In 2017, the debut album by a young singer/songwriter I had never heard of just eked itself into the final position on the list of my top ten albums for the year. Yes, that singer/songwriter was named Phoebe Bridgers and yes, I fully admit that “Stranger in the alps” might place higher on said list if I had to do a recount someday.
Since that year, the young Ms. Bridgers has become much more well known and with good reason. She’s talented, intelligent, and because of this, others want to work with her. She’s collaborated with the who’s who of the indie rock world, including a one-off self-titled EP in a supergroup (of sorts) called boygenius, that she concocted with Lucy Dacus and Julien Baker. She also put together a group with Mr. Indie rock 2000 himself, Conor Oberst, called Better Oblivion Community Center, and released an eponymously named long player, which found itself at number one on my Best Albums list for last year.
So to say her sophomore album was eagerly anticipated (and not just by me) is an understatement to say the least. Nevertheless, “Punisher” is that rare animal that doesn’t underwhelm under the heft of expectations heaped upon it, rather it leaps out from under the huge shadow manufactured by its predecessor and surpasses it. Recorded in multiple sessions over a year and a half period and with the help of a number of her, by now, many musician friends, the album’s eleven tracks appear exactly in the same order as they were completed, which just once more proves the honesty in her approach.
Indeed, “Punisher” is just as open and personal as “Stranger in the Alps”. Listening to her words, you get the feeling that you know Phoebe Bridgers. There’s no hiding or subterfuge here. It’s quiet but it’s also loud and full, our storyteller letting everything that influences her to find its way into the mix. Yet her voice never gets lost. In fact, there’s no escaping her soft touch, her frail yet confident delivery, her learning and learned experiences informing everything. It makes you wonder at the expansiveness of what her 10th or 12th album will sound like a couple of decades from now.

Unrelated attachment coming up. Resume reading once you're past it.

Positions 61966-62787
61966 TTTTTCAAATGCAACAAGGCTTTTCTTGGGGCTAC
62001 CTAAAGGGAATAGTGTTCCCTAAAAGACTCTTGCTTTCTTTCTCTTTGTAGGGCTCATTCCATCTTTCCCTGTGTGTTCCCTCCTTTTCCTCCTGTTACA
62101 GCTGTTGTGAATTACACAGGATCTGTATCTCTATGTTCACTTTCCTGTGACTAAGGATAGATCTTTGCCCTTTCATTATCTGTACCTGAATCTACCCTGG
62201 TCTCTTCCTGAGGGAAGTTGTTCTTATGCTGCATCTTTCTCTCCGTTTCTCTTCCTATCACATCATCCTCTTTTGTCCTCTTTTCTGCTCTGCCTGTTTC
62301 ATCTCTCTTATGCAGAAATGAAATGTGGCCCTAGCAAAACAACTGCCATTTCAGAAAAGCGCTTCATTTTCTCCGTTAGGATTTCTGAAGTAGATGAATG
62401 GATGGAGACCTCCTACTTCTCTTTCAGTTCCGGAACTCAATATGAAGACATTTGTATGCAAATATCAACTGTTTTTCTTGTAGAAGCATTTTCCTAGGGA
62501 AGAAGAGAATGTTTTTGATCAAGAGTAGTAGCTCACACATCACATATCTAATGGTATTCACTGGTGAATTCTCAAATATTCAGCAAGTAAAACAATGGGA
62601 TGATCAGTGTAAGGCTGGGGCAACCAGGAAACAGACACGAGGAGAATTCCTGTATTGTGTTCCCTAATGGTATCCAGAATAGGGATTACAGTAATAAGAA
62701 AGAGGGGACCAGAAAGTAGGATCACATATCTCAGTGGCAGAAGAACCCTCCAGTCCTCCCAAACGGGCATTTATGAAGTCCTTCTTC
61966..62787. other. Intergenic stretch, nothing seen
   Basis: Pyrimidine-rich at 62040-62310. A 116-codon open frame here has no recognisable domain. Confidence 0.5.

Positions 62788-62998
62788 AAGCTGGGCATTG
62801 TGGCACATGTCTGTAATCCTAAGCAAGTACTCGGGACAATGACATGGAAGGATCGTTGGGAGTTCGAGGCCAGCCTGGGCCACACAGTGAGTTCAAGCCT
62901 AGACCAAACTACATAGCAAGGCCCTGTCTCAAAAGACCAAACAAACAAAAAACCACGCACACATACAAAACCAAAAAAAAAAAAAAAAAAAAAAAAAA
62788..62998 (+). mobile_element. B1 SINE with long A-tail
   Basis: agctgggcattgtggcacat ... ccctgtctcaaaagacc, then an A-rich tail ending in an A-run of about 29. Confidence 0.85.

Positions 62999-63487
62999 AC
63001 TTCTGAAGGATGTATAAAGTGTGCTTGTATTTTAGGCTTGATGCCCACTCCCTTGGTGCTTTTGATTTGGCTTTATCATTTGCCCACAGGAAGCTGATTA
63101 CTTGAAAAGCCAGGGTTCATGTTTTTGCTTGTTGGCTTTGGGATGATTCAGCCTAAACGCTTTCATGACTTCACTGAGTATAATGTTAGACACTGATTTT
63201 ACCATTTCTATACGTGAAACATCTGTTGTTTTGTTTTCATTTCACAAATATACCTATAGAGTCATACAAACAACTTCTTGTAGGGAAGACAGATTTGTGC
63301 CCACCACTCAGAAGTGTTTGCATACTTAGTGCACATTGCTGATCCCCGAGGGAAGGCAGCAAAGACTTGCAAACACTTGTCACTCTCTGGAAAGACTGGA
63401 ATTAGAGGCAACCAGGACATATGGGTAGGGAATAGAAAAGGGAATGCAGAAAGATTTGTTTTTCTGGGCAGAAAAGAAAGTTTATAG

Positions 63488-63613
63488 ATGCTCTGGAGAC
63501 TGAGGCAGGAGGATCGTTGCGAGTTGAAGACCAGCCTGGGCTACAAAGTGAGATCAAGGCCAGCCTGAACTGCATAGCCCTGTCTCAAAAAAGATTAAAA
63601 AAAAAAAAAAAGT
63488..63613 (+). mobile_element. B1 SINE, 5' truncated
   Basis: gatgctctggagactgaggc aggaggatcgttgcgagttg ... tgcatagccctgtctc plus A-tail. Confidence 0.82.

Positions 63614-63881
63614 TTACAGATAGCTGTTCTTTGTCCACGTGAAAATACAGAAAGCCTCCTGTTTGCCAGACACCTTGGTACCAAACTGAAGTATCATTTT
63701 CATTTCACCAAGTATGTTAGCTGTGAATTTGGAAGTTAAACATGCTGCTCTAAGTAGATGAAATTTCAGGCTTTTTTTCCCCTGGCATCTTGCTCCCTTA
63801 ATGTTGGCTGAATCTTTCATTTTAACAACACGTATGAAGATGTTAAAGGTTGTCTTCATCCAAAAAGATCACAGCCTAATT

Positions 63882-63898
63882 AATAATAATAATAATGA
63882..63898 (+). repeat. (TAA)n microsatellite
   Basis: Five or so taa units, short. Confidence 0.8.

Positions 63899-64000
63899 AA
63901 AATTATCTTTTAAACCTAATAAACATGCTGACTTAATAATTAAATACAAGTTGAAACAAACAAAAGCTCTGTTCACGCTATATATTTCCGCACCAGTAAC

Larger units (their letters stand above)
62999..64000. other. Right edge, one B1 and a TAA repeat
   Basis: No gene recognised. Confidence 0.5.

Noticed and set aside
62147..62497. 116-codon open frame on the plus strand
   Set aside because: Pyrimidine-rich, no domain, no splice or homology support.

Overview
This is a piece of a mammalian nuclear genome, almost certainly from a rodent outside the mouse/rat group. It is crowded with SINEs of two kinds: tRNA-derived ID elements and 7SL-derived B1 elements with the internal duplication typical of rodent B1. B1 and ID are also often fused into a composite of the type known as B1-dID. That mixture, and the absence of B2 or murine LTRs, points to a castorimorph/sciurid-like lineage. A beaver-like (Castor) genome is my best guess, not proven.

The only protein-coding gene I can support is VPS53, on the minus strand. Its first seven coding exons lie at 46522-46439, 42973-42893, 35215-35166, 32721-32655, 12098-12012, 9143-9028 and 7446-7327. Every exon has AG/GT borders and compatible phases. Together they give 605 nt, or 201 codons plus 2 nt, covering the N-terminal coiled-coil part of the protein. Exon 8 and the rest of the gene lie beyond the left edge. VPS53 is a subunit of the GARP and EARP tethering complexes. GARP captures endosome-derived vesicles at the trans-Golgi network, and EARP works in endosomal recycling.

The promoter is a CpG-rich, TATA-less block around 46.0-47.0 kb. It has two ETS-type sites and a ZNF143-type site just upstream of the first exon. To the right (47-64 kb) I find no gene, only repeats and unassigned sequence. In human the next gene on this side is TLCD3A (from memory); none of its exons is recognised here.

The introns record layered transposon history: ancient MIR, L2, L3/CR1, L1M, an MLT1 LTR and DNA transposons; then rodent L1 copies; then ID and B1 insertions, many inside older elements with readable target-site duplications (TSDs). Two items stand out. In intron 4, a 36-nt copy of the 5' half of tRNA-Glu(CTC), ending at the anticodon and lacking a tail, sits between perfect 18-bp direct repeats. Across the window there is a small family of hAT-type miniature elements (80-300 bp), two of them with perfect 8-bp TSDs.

The whole of “Punisher” is definitely worth your time if you have it but if not, at least give your attention to my three picks for you as preview.
“Garden song“: Track two is the first proper song on “Punisher” and the first taste of it that we received back in February. It is fingers brushing and dancing over acoustic strings, distorted and blurred by haunting synth washes and just the hint of a drum beat. Bridgers sings frailty and strength, emboldened by rumbling shadow vocals provided by her tour manager, Jeroen Vrijhoef. It’s a song that riffs on memories but in typical Bridgers fashion, it is not quite as simple as that. It is memories looking forward to the future looking back at the memories. “Someday, I’m gonna live in your house up on the hill.” And that house will have a garden that will remind her of her unhappy family home, her hometown, jumping fences as a teen, her favourite movie, romantic encounters, and how they all add up to her hoping she’ll grow up right.
“Chinese satellite”: “Took a tour to see the stars but they weren’t out tonight, so I wished hard on a Chinese Satellite.” This chorus line of track six reminds me of the line from the iconic Billy Bragg track, “A new england”, where he also wishes on a satellite instead of a falling star and wonders if it is wrong to wish upon “space hardware”. And if I continue to draw comparisons, both songs are about loss, but Billy seems to be a bit more upbeat about it and Phoebe, though she hasn’t lost her sense of humour, is heartbreakingly dark. Finally, Bridgers soups up her solo guitar work with a load of effects for a fuller and oddly, more claustrophobic and haunting sound. It’s hard to tell whether the loss in her case was death but it certainly feels that way.
“Kyoto”: This last track, the second single to be released from the album, is definitely my favourite and it’s likely because it’s also the most upbeat. It sets a completely different tone, almost rocking with a bashing beat and horn flourishes, underneath Bridgers’ still maudlin and sad and pained vocals. “Kyoto” feels a little like “Lost in translation” to me. It’s like a world apart, not real life, a vacation, like being pulled outside one’s consciousness and looking down at oneself and the recognition not being there. “Day off in Kyoto. I got bored at the temple, looked around at the 7-11.” Lyrically and at its most platonic level, the song feels like jotted notes to try to remember the trip, but the music feels like a journey, a fish out of water for Bridgers and shows that she’s got this in her. So exciting to hear what comes next.
Check back next Thursday for album #2. In the meantime, here are the previous albums in this list:
10. The Strokes “The new abnormal”
9. Venus Furs “Venus Furs”
8. Bright Eyes “Down in the weeds, where the world once was”
7. The Beths “Jump rope gazers”
6. The Rentals “Q36”
5. Secret Machines “Awake in the brain chamber”
4. No Joy “Motherhood”
You can also check out my Best Albums page here if you’re interested in my other favourite albums lists.